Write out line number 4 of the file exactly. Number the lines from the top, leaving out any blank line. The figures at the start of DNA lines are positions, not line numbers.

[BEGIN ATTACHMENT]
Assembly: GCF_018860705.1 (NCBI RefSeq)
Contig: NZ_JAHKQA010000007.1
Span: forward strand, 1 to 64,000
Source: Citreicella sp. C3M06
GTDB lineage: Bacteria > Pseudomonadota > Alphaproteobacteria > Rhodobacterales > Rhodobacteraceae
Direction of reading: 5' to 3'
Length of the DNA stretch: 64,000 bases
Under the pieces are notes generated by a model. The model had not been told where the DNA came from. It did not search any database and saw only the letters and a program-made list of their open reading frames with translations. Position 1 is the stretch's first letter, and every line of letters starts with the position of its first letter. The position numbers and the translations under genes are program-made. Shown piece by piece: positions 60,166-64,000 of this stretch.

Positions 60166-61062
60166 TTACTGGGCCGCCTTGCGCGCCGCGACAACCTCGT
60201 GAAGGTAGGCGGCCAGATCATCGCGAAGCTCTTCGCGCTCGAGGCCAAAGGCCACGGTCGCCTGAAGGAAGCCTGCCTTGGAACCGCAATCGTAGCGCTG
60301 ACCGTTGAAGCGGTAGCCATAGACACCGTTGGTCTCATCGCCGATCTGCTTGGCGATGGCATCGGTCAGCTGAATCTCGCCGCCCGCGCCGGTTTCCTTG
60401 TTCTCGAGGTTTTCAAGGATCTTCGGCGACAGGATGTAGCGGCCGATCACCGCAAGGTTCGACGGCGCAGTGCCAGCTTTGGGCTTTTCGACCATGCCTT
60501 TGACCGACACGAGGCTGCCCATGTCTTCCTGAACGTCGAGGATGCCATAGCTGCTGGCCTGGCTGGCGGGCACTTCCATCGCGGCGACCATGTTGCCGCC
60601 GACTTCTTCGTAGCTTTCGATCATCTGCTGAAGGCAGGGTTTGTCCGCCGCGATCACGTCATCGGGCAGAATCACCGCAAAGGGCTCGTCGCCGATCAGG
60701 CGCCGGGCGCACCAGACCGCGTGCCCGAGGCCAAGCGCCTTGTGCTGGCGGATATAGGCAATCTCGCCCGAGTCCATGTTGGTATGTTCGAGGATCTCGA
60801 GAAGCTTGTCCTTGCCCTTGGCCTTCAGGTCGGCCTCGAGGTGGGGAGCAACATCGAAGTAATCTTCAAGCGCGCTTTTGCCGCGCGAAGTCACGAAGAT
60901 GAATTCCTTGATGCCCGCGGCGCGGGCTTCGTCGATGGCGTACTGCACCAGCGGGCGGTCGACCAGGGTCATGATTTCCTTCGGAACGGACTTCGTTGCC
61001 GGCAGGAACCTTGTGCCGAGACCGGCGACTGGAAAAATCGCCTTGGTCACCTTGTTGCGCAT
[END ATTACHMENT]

Source: Citreicella sp. C3M06